Samara / Nosara

About two hours from Liberia airport on excellent roads, the trip to Sámara is smooth and particularly beautiful as it winds through little farming villages and past stunning mountain and valley landscapes.

Life is even sleepier in this part of Guanacaste. The area has yet to become a focus for developers. So far, it attracts a different sort of person, the kind that doesn’t mind the relatively long drive from the airport and the area’s general relative obscurity. 

The area is popular as a tourist destination with both Ticos and foreigners, so there’s lots of room for tourism-related investment. So far, investment has been limited to a few small condominiums and a bit of land speculation. At the time of research there were only a handful of condominium developments either under construction or in the permitting stage. The climate in Sámara and Nosara is damper than in other parts of Guanacaste and it’s much more heavily forested.

Sámara’s best attraction is its superb swimming beach. It’s a perfect spot for families with young children, and generally a nice place to relax. Aside from that, Sámara offers only the basic services you would expect from a small town: a doctor, a pharmacy, a few shops and grocery stores, and (of course) real estate brokers. For your main shopping, you’ll probably need to head to Nicoya, which is the nearest service town.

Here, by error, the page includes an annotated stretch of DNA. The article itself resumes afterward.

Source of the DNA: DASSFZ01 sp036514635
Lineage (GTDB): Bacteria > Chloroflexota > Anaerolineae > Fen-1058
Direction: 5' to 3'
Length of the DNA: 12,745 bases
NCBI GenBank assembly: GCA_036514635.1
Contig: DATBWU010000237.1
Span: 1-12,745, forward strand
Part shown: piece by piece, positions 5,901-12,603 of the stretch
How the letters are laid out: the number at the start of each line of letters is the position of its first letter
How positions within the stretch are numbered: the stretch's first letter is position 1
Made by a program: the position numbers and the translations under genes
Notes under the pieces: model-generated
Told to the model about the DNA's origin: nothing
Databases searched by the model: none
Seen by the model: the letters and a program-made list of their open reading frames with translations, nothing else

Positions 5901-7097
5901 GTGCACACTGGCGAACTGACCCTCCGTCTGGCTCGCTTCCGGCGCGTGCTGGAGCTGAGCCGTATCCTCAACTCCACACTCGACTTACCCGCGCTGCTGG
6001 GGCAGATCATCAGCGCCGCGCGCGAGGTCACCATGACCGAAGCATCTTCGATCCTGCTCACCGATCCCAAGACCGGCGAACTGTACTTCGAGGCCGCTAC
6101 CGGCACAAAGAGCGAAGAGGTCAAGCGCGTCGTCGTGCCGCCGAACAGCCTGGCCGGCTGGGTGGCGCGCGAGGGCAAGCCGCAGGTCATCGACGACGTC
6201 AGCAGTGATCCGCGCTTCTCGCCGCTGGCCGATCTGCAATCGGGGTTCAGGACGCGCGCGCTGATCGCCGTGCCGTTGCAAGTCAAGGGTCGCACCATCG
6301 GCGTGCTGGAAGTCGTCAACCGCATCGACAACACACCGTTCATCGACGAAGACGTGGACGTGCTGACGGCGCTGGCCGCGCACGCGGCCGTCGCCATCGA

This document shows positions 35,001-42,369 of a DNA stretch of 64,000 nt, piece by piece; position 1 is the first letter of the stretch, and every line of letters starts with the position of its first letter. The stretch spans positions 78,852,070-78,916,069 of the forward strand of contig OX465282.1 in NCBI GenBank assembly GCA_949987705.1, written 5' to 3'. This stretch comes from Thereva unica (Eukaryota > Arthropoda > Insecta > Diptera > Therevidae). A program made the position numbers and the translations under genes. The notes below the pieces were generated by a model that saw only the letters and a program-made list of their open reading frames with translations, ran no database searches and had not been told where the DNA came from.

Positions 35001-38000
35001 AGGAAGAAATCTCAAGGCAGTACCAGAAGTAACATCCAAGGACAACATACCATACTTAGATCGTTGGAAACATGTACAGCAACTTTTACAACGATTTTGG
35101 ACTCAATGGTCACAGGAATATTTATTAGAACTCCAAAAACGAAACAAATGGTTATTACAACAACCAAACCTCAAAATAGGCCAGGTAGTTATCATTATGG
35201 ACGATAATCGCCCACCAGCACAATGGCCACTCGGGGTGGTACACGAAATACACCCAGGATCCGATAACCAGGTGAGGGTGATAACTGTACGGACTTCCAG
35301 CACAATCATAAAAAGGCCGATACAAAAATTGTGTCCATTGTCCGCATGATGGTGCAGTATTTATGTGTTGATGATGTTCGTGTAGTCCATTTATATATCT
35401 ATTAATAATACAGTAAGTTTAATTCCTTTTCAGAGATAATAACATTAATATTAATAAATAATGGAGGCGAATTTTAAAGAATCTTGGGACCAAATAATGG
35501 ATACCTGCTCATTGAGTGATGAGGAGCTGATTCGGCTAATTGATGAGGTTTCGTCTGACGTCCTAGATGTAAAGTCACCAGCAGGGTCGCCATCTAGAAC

The town has a zoning plan, which in theory should keep development from spiraling out of control. The condominium projects under construction at the time of writing are modest in size compared to those found in Tamarindo

Next comes Nosara. Despite having to drive along a very bumpy (sometimes impassible) road for about 45 minutes to reach Nosara, the town has developed much more quickly than Sámara, though the pace of development is still much slower than in Tamarindo or Flamingo.

A small group of North Americans has been living in Nosara for decades, so the town has strong sense of community. Years ago, the area’s North American pioneers donated parcels of land to the government to keep as a reserve, something that has helped keep the area green and control development. The community is also more family oriented, so it’s not really a party town, according to Century 21’s Bram Shook, who sells property in the area. The community has grown to about 300-400 residents, estimates Shook.

The actual Tico town of Nosara is located a few kilometers inland. Most expatriates live either in houses in town with great ocean views, or around Playa Guiones, away from town, where they’ve built a little enclave with many day-to-day services and a construction supplies store. 

Guiones has a medical clinic and dentist, a couple of pharmacies, and some great restaurants and cafes. The beach also has a surf shop and several surf schools that take advantage of the area’s great waves.

Most properties on the market there are single-family homes, many located on the steep hillside to take advantage of the gorgeous sunsets. Construction quality appears high, and the area has an impressive variety of architectural styles. Inland from Guiones, there are several farms for sale.

Gated communities and low-rise condominium projects are just starting to get underway. The community doesn’t want high rises and will probably do what it can to stop them. As development picks up the pace, land values have skyrocketed in the past six years, though there is still no zoning plan in place.

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